Yes, her name was Birkenstock. But no family connection has surfaced to the comfy shoes that many of us like to wear. Maybe someday a surprise discovery will have us all literally walking in some family shoes. In the meantime, I continue to look into Katherine’s history. (See the link at the end of this post for her descendants.) This story is about finding some brief, but important details of Katherine's life.
There have been occasions over the past ten years when Katherine Birkenstock Kuhn’s footsteps became a little clearer. One event that stands out is how her will was unexpectedly uncovered in a town 60 miles from where she lived the last 15 years of her life. Because her son, Charles’s obituary had a five word comment at the end – “Connersville papers please pick up” – my husband and I made a research trip a few years ago to Fayette County, Indiana, east of Indianapolis. There were many revelations about the Birkenstock-Kuhn family by the time we concluded our sleuthing in the local county library, cemetery and the office of the county clerk. We found obits in the microfilmed newspapers and family tombstones listed in the cemetery transcriptions in the genealogy area of the library. Then we were able to walk through the local cemetery and take photos of the graves, including Katherine’s husband.
Our last stop was at the county clerk’s office because we had learned they had marriage record books available. I was happy to locate several records pertaining to Katherine’s children. By the time our three-day research trip was on its last afternoon, I’ll have to say I was getting a slight bit distracted though. I was browsing the shelves in the clerk’s office and noticed the Probate Records book. Just because it was there, I opened to the index and glanced down at the K’s. Seeing the listing for Katherine Kuhn wasn’t that exciting at first, since Kuhns had been popping up a lot in this county. Then, I saw the column where heirs are listed and read: Wilhelmina Scherrer. Woo hoo! That name matched our Katherine Kuhn’s daughter, the one who had been providing a home for her in Indianapolis for many years and whose plot Katherine was buried in. We were puzzled why a will would be filed in Connersville, 60 miles away from Indianapolis, where she had not lived for 15 years. But I knew that members of the family still lived in the county when their mother died in 1890. And these details were too close to ignore. Of course, I made an inquiry about getting a copy of the will. It turned out that it would take a few days for the staff to find the document in the archives and make a copy. No problem. I left money with the clerk to pay for the copying and postage. I was anxious to see what the will could say about any or all of her seven children.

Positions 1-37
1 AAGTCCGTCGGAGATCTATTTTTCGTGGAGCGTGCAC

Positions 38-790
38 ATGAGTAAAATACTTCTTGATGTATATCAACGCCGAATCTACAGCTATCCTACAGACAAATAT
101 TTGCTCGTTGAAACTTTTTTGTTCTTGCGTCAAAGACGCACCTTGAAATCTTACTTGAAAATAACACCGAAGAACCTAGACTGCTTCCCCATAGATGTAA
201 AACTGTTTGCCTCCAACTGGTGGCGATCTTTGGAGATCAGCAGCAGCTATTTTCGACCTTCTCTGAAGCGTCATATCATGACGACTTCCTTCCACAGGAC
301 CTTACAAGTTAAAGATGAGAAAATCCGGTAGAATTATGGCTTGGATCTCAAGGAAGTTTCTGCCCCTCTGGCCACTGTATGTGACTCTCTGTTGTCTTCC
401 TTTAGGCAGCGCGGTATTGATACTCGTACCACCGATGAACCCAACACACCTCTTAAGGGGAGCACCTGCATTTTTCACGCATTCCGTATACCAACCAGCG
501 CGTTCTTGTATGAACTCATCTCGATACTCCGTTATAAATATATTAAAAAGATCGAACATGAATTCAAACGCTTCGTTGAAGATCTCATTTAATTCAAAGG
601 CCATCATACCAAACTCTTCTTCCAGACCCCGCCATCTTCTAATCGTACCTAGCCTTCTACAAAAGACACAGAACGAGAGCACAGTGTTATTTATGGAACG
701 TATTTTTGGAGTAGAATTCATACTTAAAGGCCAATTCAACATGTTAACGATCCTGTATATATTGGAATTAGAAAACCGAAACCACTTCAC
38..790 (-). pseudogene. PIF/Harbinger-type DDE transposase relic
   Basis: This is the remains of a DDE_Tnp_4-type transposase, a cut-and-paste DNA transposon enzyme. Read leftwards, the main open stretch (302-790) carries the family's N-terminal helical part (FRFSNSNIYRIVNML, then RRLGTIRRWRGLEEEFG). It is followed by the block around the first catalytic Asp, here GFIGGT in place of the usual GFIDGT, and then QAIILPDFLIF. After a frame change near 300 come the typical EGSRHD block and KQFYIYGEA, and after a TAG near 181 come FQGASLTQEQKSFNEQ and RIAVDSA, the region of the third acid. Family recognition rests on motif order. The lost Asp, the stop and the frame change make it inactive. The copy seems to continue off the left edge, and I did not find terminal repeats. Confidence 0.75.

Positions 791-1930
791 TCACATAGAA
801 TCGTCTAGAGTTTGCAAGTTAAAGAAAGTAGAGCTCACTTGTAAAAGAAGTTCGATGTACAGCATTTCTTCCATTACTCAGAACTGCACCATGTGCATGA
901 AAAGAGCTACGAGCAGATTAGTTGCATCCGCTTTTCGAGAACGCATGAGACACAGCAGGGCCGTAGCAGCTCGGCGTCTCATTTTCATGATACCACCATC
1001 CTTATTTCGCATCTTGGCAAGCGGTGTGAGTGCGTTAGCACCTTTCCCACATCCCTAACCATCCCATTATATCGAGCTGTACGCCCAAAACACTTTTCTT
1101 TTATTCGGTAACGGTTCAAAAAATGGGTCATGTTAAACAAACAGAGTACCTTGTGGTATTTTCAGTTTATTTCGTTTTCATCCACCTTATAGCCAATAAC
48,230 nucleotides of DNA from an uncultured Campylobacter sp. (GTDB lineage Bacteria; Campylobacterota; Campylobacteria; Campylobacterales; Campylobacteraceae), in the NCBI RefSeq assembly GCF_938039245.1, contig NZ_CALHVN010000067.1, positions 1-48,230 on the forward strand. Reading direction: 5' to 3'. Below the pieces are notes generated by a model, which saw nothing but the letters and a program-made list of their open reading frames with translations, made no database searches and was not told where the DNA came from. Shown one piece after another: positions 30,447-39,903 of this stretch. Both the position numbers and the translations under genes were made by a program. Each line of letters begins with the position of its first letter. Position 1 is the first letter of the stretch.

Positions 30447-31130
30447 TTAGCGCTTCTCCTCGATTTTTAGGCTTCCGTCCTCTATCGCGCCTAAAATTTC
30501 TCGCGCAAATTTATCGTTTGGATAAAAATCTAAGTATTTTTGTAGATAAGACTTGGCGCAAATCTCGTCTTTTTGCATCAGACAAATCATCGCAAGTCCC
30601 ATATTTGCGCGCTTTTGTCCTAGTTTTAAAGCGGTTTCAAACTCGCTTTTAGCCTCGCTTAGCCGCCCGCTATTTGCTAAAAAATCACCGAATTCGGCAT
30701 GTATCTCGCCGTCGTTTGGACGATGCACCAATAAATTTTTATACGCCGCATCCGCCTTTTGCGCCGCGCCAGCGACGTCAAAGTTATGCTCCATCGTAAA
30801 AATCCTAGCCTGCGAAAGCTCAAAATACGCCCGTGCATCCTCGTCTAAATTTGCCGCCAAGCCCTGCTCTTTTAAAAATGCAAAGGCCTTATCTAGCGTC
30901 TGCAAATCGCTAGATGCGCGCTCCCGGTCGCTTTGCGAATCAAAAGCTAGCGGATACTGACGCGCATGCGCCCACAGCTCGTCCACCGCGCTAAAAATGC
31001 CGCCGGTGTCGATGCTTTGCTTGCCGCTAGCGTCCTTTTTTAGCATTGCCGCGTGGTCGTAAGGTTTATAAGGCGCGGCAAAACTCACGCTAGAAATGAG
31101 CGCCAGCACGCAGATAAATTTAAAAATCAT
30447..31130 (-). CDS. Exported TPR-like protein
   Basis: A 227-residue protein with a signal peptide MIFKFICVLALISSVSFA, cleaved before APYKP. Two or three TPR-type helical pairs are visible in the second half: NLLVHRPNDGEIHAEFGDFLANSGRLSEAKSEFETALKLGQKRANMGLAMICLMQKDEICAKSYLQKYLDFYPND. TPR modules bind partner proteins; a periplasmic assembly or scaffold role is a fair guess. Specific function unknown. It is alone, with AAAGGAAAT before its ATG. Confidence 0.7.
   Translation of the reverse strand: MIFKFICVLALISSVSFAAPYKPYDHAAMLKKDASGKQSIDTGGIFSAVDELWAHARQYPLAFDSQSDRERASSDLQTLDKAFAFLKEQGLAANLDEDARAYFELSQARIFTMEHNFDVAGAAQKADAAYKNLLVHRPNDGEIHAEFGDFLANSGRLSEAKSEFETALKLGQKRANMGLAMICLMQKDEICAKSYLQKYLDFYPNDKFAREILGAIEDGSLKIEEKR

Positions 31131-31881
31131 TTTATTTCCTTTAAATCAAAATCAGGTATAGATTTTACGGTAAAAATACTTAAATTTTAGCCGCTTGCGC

Fortunately, the copy of the will was in my mail within a week. What a wonderful discovery! This hand-written, brief document that surfaced unexpectedly paints a clearer picture of who Katherine Birkenstock Kuhn was and what her life was like. Yes, it only mentions one heir, her daughter Wilhelmina. But she does state the reason. I’m posting below the portion that includes Katherine’s wishes. The will was written in Indianapolis on the 26th day of January 1888 and states:
….My daughter Wilhelmina Scherer having taken care of me during my life time and having nursed and cared for me since I became blind, it is my will that all that may belong to me at the time of my death be it real estate or personal property whatever the same may be or whatever else may come into my possession as heir or in any other way shall become the property of my beloved daughter Wilhelmina Scherer…
Researching can take us to places we don’t anticipate and bring completely unplanned results. I learned from this experience that I should always keep my eyes open for a piece of the puzzle that may be lurking close by in unexpected locales. I wonder what other details of Katherine Birkenstock Kuhn’s life are out there to be discovered?
Thanks for reading Indiana Ties. If you have comments, or additions to this story, please leave me a message.
Related posts you may find interesting:
1880 and 1900 Censuses in the Neighborhood
Wordless Wednesday – Kuhn Family 1919
Birkenstock-Kuhn Descendant Report
Copyright © 2014 Nancy Niehaus Hurley